The Mazembe upset aside, the Club World Cup is otherwise just an updated version of the old Intercontinental Cup, the champion of Europe against the champion of South America but with some preliminaries. The real difference though is that during the International Cup era sometimes the world’s best teams really did play in South America, especially in the early years of the competition. The Europeans (specifically the Northern Europeans) gave up on taking the Intercontinental Cup seriously, but the South Americans never did. The Intercontinental Cup was a way for them to prove that football was their game and the Europeans were only playing it. The Europeans’ disdain for the Intercontinental Cup and the Club World Cup enrages the South Americans.
The recent results however, have only proven the European correct. The European clubs have won the last five Club World Cups. The two before this run, won by the Brazilian clubs Inter and São Paulo, were both won by lesser sides. The Brazilians parked the bus, waited for the right counterattack, got their one goal, and then parked the bus again. It was their way of acknowledging their opponents’ technical superiority.
Ever since it won the Copa Libertadores, Santos planned for the final against Barcelona (not an unusual tactic for a Brazilian side after it wins the Copa Libertadores). Unlike its recent–successful–predecessors Santos wanted to play Barcelona the “right” way because it believed it could beat Barcelona. Santos let its Brasileirão form suffer safe in the knowledge that already qualified for the next Copa Libertadores.
Santos bought into its own hype, probably because of all the historical coincidences following the Peixe on this campaign. Santos won its third Copa Libertadores title ever, the first since Pele played. The opponent in the Libertadores final was Peñarol, whom Santos beat for its first title way back in 1962. Next year is Santos’s centenary year (as Tim Vickery is so fond of saying, the club was founded the day the Titanic sunk). And in O Fauxhawk, the Santos faithful believe they finally have an heir to Pele (a real one this time, not some false messiah.) The Brazilian press (followed by the world press) went overboard in its estimation of Santos for reasons I have explained previously. Pele himself opened his mouth (never a good thing), and claimed Santos was better than Barcelona and Neymar was better than Messi. Neymar, of course, was Pele’s stand-in for himself, for Pele is a jealous god who sees Messi as a false idol.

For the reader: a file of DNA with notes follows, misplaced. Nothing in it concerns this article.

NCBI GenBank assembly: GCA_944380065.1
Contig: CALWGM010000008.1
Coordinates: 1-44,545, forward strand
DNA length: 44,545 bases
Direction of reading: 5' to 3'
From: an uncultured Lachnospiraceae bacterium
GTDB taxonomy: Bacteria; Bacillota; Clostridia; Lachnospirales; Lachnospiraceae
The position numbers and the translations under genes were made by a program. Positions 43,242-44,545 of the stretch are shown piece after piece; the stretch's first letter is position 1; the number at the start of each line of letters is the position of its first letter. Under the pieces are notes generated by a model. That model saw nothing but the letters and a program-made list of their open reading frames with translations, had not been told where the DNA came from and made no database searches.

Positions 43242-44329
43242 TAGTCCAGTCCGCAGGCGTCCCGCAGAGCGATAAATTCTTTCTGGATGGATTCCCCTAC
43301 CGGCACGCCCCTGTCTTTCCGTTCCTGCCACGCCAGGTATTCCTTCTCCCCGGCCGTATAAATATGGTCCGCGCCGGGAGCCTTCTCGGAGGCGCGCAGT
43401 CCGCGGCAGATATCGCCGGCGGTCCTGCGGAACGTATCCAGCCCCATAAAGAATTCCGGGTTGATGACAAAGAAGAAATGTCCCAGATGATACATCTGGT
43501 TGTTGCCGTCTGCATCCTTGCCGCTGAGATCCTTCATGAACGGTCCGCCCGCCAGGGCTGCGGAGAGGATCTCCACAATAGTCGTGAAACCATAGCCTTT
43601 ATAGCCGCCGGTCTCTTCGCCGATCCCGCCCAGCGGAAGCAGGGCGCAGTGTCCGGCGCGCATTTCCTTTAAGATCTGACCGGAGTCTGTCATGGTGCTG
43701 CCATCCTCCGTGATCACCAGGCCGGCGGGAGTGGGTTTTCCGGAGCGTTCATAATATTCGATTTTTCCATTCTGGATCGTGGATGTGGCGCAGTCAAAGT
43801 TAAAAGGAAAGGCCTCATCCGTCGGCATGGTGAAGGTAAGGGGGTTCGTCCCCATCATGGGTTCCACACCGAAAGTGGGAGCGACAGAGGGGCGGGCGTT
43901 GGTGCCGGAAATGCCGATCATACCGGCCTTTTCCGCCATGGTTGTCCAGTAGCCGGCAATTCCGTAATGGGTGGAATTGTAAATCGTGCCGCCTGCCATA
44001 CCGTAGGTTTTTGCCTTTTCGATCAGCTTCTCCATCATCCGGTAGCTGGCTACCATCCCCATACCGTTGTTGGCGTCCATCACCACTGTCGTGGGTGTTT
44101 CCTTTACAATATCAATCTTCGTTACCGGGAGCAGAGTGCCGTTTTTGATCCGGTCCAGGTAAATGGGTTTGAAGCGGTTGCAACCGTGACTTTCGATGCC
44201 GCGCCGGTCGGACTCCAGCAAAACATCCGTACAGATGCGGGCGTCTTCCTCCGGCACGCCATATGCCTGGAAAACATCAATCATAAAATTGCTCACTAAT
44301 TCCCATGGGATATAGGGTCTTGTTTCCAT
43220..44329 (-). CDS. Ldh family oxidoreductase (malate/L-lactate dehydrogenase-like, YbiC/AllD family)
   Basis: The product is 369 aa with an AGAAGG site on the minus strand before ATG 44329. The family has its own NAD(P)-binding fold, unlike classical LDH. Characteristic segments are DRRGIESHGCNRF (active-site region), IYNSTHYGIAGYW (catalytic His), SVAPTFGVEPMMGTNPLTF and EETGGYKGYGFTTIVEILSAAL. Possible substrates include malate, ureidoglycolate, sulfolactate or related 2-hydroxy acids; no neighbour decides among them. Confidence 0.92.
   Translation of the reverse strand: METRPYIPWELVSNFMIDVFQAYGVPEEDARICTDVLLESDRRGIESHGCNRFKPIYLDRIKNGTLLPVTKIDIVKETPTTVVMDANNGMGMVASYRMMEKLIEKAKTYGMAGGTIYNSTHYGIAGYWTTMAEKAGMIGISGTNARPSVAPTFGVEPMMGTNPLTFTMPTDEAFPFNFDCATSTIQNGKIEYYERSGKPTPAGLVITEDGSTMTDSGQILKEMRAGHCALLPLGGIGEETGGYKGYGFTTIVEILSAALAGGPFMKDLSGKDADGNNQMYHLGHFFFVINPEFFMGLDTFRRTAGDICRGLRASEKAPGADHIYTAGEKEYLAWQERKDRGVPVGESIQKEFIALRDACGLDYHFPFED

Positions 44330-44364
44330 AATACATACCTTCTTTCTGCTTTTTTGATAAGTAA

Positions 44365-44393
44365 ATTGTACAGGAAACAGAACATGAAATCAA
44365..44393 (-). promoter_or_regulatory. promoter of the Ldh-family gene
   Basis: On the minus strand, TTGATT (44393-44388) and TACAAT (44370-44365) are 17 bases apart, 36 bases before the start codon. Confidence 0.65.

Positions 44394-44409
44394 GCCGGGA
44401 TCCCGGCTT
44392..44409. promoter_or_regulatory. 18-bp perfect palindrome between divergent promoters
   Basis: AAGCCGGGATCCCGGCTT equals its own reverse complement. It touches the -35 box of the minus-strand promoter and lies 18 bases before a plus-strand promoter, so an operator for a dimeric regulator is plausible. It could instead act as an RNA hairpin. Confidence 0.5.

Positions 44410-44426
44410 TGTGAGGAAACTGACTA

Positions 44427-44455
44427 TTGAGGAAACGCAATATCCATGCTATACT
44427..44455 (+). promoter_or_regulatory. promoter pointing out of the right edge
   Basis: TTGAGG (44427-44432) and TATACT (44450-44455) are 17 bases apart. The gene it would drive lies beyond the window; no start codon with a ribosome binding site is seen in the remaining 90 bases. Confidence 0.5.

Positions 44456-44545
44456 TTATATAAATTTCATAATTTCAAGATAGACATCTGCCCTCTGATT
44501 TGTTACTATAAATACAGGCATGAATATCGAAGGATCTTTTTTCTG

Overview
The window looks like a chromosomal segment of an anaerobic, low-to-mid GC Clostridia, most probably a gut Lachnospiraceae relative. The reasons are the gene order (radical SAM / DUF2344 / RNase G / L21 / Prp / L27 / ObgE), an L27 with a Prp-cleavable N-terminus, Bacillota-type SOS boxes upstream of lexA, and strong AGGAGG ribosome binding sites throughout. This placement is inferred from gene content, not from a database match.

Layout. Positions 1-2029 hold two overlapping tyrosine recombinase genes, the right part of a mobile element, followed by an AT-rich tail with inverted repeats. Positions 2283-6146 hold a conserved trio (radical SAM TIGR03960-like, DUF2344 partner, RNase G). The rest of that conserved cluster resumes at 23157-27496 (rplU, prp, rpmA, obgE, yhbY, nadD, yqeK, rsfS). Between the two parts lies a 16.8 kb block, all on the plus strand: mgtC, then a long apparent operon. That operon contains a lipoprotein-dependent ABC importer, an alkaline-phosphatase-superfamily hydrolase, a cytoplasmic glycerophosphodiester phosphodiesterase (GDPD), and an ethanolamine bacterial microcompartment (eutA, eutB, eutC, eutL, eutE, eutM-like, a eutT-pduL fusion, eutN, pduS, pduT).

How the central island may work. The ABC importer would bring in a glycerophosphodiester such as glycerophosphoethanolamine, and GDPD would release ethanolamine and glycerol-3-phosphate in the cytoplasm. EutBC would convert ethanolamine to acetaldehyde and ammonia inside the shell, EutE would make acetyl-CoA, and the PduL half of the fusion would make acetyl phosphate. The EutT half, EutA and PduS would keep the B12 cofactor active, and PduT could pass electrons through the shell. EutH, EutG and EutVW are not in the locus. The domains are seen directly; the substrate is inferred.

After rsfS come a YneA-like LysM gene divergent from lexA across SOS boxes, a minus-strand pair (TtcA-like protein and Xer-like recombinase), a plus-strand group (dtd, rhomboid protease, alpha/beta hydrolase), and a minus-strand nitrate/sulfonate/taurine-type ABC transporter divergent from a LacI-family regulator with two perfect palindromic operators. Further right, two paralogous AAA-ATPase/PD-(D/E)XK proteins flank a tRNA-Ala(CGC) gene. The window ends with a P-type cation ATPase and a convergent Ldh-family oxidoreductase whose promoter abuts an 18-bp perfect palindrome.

Santos made a fatal error; it underestimated how much Barcelona wanted this title. This was not an unreasonable assumption because the European teams have historically not cared about the tournament. It also came a little over a week after the most significant match of Barcelona’s season. This assumption was even made by Tim Vickery, perhaps the most astute observer of football anywhere. Last week in his BBC column, Vickery wrote:
Barcelona… have been in competitive action right up to Saturday night. Compared with the trip to Real Madrid, this tournament in Japan is almost an afterthought. For Santos it has been in every thought.
Yes, last week was the latest installment in the eternal struggle between Barcelona and its arch-nemesis, and yes, there was much at stake for Barcelona. But the Club World Cup was never an afterthought for Pep Guardiola; it is a tournament he is obsessed with. If you doubt that, watch his reaction to Barcelona’s victory over Estudiantes de la Plata two years ago. Granted, Guardiola is not a taciturn man. Once a match begins he scowls and yells, and gesticulates until it is over. Barcelona could be up 5-0 and he never loses that intensity. Only after his team wins the trophy does he smile. He never cries though. Nevertheless, after Barcelona beat Estudiantes, Guardiola broke down and sobbed.
Before 1992, Barcelona had never won the European Cup, the predecessor of today’s Champions League. In fact, Barcelona was probably the best club never to have won. Barcelona had won European glory elsewhere but never the biggest prize of all (although it lost in the final round twice). All the more galling was how many times Real Madrid won. In 1992, under the guidance of Johan Cruyff, Barcelona finally won the European Cup. Among the players on the field was an elegant Catalan midfielder named Josep “Pep” Guardiola. That year, Barcelona lost the Intercontinental Cup to São Paulo. In 2006, when Barcelona (sans Guardiola) finally won the Champions League a second time, again it lost the Club World Cup, this time to Internacional. Knowing that Real Madrid won three such titles only added salt to the wound. Without the title, Barcelona could never truly call itself the world’s best team. Ergo, Guardiola craves this title and what it represents. What he wants his devoted players (particularly those who, like him, were brought through La Masia) want so badly to give to him. He was, after all, the childhood idol of several of them.